A Heart For Giving


As a mother, I believe one of the most valuable gifts that I can give to my children is a heart for giving. In a society that places immense value on what a person can put into his own pocket, it seems necessary to set an example of what it looks like to give generously to others. One of my most treasured personal goals is to leave this world having raised human beings who cultivate kindness and boldly engage in their community and their planet with generosity and service.

Alexa Benson-Valavanis, president and CEO of North Valley Community Foundation (NVCF), shares my passion for the giving spirit and says that being involved in charity teaches children lessons about humanity that could have a huge impact on our future. 

“We are kind. We are good. We love one another in spite of our vast differences. We are empathetic and generous. This is what every child on this planet should know,” says Benson-Valavanis. “If every child was reminded of their basic goodness and that of others, I believe the results would be overwhelmingly positive.”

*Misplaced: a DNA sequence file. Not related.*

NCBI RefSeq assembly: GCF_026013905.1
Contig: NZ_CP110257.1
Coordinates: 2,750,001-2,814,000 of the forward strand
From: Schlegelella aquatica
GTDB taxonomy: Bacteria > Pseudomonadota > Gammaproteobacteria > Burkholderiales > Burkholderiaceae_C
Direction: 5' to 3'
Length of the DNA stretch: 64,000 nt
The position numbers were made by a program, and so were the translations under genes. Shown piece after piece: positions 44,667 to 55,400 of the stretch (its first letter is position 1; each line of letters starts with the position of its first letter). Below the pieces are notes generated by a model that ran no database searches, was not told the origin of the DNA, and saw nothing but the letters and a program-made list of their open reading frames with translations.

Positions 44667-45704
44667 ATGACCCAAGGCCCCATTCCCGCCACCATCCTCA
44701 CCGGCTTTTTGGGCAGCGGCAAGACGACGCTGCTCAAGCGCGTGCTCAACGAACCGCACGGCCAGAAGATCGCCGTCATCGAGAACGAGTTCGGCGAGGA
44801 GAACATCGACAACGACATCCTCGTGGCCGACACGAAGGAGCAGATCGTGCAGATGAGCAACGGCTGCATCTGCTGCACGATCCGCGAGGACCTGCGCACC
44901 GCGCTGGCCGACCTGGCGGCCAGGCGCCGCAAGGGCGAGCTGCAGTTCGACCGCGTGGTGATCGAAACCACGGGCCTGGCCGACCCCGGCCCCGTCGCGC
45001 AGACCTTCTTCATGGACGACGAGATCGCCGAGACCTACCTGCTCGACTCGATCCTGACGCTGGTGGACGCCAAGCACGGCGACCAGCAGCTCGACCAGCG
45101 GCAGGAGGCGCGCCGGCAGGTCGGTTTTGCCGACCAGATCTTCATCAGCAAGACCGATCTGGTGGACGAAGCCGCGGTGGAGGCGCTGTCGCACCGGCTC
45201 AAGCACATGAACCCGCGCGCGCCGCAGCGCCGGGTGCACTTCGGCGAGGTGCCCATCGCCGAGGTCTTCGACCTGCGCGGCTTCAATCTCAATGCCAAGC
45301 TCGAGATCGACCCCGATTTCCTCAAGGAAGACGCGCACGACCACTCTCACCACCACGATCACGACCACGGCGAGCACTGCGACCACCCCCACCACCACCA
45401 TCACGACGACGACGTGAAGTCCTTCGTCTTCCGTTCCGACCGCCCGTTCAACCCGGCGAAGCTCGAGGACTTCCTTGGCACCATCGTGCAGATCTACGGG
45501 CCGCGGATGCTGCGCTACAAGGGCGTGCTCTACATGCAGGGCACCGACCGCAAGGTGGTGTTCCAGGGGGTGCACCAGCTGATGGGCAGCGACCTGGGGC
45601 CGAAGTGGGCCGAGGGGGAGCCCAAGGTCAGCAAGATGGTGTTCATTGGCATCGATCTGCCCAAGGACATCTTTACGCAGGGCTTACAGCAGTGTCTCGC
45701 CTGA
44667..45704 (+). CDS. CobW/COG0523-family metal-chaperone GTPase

The NVCF is an organization that offers help to those who want to make a difference in their communities by providing guidance, resources and opportunities for donating whatever they have to give. One of the organization’s current projects is the Chico Children’s Endowment Fund, which has a goal of raising $10 million over the next several years. According to http://www.nvcf.org, the fund will provide a continual source of funding for organizations in the Chico community that address the needs of local children who are “growing up in physically and emotionally diverse conditions.”

    “People all have different gifts to offer this world,” says Benson-Valavanis. “One of the things I’m most proud of is the way NVCF supports thousands of people who want to make a meaningful impact with their money and time. But we also come alongside the big dreamers and visionaries who wish to create new programs and projects.” 

A myth about giving is that the biggest check makes the biggest difference. In fact, a large group of passionate donors can have the same impact as a single, wealthy benefactor. Every family, no matter its budget, can leave its mark on the community by giving whatever it can with a generous heart.